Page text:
The Night Belongs To The Women Of Africa 2009: Dance Rosemary

The night belongs to the women of Africa

Much more than a dance…
Rosemary Kariuki, from Kenya, one of the organisers of the African Women’s Dinner Dance. Photo: Steven Siewert TEN years ago Rosemary Kariuki arrived in Sydney with an almost overwhelming sense of despair and loneliness after inter-tribal conflict forced her to flee her native Kenya, leaving her children behind. "I arrived with one bag and $300 in my pocket,” she recalls. "I got off the plane and looked around for another African face. I spotted an Ethiopian woman across the terminal and ran towards her as if she were my sister.” That woman welcomed her and took in her in, helping her survive the first painful weeks. "If it were not for her I would be lost,” says Ms Kariuki. That simple act of charity has stayed with Ms Kariuki and since then, through her work with various voluntary groups and as an ethnic community liaison officer with NSW Police, she has helped hundreds of other African women and their families settle into their new home. Traditional food, dancing and entertainment will be on the menu for the seven-hour event, but it will be strictly women-only. "Everywhere these women go, they have their husbands or children with them, but here they are alone and not always looking behind them to see what the child ate or whether their husband is being taken care of,” says Ms Kariuki.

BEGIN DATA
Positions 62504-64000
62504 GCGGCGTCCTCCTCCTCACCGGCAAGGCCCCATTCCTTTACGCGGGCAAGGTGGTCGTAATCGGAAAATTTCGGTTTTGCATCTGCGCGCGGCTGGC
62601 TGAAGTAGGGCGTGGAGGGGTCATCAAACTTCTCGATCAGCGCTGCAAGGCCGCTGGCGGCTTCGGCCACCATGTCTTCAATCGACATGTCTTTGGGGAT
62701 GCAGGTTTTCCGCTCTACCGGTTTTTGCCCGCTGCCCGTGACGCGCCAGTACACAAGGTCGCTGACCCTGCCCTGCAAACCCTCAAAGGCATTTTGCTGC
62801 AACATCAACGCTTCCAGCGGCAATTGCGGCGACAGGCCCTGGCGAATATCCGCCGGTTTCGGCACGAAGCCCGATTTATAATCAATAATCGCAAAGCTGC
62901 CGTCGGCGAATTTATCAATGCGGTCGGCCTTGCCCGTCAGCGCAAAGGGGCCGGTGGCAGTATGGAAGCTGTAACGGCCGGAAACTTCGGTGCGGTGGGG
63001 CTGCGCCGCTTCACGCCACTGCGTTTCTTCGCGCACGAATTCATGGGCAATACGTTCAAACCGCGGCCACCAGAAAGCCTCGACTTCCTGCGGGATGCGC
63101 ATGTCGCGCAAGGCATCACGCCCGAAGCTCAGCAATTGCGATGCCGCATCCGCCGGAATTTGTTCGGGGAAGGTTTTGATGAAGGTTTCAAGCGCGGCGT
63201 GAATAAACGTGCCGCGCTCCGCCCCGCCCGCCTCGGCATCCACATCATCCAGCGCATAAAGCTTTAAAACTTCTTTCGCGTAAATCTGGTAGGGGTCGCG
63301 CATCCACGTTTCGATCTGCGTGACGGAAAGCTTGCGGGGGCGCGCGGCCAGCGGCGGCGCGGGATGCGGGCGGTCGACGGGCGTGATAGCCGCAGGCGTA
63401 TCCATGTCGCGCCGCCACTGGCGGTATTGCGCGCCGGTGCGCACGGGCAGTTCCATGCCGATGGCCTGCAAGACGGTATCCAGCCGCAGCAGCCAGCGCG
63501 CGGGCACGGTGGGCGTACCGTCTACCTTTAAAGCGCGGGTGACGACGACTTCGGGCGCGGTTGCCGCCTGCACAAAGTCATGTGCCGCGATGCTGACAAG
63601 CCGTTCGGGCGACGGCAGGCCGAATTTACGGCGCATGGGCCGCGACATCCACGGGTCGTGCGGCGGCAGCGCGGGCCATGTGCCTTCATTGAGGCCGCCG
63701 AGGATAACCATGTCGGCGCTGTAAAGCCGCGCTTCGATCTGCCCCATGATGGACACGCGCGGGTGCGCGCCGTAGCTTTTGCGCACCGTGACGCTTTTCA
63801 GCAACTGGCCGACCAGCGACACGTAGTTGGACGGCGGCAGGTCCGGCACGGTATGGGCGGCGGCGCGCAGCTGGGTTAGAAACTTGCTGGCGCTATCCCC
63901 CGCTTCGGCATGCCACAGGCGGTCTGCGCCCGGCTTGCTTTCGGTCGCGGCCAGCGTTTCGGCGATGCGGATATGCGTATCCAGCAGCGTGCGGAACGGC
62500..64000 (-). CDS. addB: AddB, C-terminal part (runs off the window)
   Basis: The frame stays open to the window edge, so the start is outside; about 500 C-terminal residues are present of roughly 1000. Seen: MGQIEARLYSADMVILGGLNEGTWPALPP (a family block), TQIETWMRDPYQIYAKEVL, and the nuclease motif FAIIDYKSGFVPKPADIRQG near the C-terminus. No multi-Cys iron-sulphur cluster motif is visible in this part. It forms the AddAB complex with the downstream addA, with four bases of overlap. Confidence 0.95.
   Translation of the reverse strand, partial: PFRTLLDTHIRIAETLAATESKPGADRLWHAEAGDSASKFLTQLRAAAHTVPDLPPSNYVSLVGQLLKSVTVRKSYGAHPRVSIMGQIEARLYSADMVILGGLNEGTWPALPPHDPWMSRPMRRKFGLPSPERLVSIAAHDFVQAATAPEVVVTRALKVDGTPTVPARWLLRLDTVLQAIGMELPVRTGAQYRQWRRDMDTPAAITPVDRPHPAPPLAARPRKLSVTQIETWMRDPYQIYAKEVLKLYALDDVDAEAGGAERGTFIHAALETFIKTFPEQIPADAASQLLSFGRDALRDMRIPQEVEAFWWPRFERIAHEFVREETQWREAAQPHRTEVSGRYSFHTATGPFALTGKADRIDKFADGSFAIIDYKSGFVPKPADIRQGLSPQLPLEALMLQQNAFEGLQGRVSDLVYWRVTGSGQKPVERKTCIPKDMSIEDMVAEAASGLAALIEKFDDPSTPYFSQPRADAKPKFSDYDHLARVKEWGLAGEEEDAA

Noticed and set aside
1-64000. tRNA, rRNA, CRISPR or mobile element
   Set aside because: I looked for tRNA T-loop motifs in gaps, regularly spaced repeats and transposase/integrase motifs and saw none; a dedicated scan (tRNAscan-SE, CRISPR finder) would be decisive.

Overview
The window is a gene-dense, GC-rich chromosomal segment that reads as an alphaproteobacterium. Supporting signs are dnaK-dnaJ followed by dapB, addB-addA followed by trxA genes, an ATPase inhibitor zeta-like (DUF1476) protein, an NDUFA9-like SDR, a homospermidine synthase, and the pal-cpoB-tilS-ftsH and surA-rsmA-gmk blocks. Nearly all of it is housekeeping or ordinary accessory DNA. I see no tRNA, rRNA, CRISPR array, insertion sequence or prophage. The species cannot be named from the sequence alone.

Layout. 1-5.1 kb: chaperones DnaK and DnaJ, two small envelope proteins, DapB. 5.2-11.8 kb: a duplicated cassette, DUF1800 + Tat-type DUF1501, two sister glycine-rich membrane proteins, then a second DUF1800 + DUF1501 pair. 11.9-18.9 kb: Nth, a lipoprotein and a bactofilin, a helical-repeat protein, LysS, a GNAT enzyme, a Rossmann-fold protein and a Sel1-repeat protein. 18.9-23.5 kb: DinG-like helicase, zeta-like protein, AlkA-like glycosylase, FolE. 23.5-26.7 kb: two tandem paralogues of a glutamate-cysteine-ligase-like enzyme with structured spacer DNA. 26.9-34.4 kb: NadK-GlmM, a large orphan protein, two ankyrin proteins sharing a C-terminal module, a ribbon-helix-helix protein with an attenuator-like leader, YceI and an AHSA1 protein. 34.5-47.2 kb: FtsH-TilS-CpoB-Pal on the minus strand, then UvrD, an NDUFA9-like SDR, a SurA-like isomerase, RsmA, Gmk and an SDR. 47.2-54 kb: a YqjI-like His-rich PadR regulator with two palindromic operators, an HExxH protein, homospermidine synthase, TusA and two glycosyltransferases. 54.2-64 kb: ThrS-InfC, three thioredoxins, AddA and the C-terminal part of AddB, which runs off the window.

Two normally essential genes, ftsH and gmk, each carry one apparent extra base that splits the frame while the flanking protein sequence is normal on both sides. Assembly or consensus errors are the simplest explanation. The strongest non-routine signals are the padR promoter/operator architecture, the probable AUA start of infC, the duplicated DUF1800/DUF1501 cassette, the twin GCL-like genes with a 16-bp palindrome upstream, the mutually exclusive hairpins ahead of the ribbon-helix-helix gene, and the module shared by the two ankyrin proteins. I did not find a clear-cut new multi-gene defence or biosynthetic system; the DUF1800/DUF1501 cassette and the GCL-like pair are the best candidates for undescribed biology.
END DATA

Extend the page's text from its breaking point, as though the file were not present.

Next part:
"I get so many calls from men asking whether they are allowed to come. Not this time, I say, then they say why don’t you do a dance for us But I say men cannot dance by themselves.”

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